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World AIDS Day 2008: The Power of YOU

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December 1 marked the 20th annual observance of World AIDS Day Exit Disclaimer. At AIDS.gov, we used several new media tools to commemorate this day. We invited you to blog, to upload photos of yourself wearing a red ribbon to social network sites, and to join us in the virtual world of Second Life. But today’s blog post is not so much about what we did—it’s about YOU.

Facing AIDS

We asked you to help reduce HIV stigma by posting a photo of yourself wearing a red ribbon to your online social networks–showing that you care about HIV/AIDS and helping to promote HIV testing.

How YOU responded

You responded in full force. Nearly 700 of you joined the Facebook group Exit Disclaimer, and 460 RSVP’d for the Facebook event. Exit Disclaimer In addition nearly 200 of you posted photos to the Flickr Exit Disclaimer group. You passed the word to your friends, and you posted discussions and comments about what World AIDS Day means to you. Avatars in Second Life, drag queens in England, and our parents in the Midwest sent us photos. Our colleagues at the CDC took great initiative in generating a workplace photo response–even CDC Director Dr. Julie Gerberding uploaded a photo! One of you took a photo of the Empire State building lit up with red lights, and another submitted a photo of your son who died of an AIDS-related illness. Some of the photos are below – and we encourage you to visit our Flickr page to see many more. Also, if you haven’t already, it’s not too late to upload your photo!

Bloggers Unite

We partnered with NIDA and Bloggers Unite Exit Disclaimer to encourage bloggers to dedicate their posts on December 1 to HIV/AIDS.

How YOU responded

You responded with posts more powerful (and plentiful) than we could have anticipated. We are still reading all the posts and following the conversations Exit Disclaimer you generated. You got the word out, told your stories, linked to resources, and told your communities, your friends, families, and readers why HIV/AIDS matters to you. Some of the bloggers that inspire the AIDS.gov team, like Beth Kanter Exit Disclaimer and NTEN’s Holly Ross Exit Disclaimer, also dedicated their blog to World AIDS Day.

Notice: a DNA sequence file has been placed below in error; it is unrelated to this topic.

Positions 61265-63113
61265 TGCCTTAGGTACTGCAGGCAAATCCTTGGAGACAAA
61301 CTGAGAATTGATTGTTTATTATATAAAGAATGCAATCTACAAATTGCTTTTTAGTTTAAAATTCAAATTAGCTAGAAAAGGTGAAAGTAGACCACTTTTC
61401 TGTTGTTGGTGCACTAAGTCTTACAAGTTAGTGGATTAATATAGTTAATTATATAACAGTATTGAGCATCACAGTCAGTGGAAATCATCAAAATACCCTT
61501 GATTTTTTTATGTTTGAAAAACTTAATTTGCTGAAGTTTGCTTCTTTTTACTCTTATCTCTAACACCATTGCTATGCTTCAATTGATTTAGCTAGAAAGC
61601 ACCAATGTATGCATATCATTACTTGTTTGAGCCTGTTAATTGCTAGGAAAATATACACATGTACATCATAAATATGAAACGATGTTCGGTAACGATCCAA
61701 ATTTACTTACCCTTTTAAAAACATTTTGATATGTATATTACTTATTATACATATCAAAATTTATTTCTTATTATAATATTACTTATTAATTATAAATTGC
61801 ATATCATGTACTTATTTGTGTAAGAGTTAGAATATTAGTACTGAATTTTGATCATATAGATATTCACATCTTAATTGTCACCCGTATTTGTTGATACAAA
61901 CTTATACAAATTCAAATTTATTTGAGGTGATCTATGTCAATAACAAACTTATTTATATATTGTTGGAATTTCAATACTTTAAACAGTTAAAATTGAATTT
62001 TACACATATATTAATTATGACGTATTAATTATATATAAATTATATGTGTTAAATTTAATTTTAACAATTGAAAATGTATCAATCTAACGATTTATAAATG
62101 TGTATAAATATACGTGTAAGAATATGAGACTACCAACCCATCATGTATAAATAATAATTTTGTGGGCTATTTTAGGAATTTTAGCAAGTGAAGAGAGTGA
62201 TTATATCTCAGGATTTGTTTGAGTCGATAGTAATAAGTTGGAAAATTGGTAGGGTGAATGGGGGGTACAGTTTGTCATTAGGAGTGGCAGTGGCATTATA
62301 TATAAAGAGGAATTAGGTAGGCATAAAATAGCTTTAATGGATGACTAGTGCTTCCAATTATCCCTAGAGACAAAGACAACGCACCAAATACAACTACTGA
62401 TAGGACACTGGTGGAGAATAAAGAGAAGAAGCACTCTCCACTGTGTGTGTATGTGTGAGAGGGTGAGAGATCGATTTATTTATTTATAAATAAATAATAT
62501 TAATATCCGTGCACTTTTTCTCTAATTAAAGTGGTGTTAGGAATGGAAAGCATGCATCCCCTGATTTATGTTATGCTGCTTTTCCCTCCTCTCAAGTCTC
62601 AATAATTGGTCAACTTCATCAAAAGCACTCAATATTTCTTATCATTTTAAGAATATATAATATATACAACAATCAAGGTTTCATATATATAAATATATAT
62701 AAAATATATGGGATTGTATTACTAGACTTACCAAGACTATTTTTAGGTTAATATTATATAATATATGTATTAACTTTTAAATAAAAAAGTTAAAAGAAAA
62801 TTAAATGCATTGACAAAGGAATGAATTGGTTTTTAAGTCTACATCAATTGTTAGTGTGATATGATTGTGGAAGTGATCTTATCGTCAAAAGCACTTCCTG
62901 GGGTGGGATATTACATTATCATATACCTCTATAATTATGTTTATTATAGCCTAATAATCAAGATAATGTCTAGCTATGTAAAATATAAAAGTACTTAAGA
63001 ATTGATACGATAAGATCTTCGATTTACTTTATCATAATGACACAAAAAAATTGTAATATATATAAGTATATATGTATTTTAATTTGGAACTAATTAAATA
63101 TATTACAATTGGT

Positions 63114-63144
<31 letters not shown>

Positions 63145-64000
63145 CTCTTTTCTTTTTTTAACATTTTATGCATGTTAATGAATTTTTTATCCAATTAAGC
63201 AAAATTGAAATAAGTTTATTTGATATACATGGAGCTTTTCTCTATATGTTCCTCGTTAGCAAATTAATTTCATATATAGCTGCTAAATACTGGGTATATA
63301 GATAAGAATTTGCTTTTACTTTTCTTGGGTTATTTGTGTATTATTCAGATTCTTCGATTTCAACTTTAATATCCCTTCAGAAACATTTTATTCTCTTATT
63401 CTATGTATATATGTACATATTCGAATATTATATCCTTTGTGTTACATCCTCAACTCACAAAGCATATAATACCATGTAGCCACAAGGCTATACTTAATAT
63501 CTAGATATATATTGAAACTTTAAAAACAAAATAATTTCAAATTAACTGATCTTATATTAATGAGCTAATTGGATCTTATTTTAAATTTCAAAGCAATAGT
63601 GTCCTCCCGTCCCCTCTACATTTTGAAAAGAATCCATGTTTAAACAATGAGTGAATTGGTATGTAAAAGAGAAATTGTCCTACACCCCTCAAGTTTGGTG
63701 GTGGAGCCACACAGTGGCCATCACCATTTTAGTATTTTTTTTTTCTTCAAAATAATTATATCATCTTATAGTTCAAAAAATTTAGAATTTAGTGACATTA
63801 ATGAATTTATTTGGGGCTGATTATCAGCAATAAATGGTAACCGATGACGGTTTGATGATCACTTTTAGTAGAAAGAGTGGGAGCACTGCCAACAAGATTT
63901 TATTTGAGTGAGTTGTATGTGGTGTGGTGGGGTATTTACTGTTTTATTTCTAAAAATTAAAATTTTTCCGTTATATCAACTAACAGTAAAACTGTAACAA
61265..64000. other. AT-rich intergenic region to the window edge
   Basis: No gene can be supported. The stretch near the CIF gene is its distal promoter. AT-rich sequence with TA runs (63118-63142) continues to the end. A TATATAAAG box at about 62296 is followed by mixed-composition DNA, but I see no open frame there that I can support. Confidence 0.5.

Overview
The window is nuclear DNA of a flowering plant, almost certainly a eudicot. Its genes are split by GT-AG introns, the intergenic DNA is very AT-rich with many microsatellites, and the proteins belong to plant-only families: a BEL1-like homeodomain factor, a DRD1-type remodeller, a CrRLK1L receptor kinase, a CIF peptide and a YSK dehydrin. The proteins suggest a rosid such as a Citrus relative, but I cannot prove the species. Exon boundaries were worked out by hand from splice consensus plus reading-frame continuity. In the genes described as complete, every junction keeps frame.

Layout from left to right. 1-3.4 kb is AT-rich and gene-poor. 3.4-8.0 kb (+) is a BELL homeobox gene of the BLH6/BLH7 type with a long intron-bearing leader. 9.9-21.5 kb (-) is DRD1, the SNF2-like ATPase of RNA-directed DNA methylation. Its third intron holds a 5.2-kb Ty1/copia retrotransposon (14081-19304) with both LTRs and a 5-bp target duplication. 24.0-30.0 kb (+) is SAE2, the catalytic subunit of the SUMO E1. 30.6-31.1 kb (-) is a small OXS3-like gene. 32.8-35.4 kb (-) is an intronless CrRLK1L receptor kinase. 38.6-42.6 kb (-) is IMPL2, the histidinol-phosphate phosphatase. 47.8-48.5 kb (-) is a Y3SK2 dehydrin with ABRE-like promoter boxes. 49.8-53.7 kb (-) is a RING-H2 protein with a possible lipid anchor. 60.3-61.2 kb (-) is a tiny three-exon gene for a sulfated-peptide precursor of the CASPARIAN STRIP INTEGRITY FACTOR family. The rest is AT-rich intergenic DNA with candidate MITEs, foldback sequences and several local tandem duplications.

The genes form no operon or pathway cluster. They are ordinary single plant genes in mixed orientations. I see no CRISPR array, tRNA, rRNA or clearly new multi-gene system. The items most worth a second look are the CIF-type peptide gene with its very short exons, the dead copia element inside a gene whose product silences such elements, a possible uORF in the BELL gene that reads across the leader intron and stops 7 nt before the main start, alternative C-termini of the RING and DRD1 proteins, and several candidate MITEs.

World AIDS Day in Second Life

Our colleagues in Second Life invited us to speak at the opening of Karuna Exit Disclaimer, the first island in Second Life solely dedicated to HIV/AIDS information, support, and education. We accepted the invitation and created our avatars, virtual posters, and note cards for the event.

How YOU responded

Almost 500 people (or rather, their avatars) visited Karuna on World AIDS Day – and for many of you it was your first time exploring this virtual world. Our colleagues in Atlanta, Maryland, Virginia, California, and North Carolina created their own avatars and took the unfamiliar plunge into Second Life. People who had lost friends and loved ones came to the event to share their stories and remember.

But that’s not all…

There were many, many other World AIDS Day events and activities that involved new media. We were inspired by the following examples – a small sample of the many:

YOU make the difference.

Thank you. For caring enough to take photos. For telling your friends. For telling your stories about HIV/AIDS. For embracing new media for social change.

We were inspired by your creativity and compassion. YOUR involvement in the many World AIDS Day 2008 new media activities demonstrated the potential power of new media. But more importantly, it shows the power of YOU.

Now what?

We learned a lot from you this World AIDS Day – and we have a lot more to learn. Now that the dust has settled, we’re taking the time to ask ourselves: moving forward, how should we use new media to respond to HIV/AIDS? What worked well? What could have worked better? What do YOU think?

About AIDS.gov

Comments

  1. Jana Baldwin says: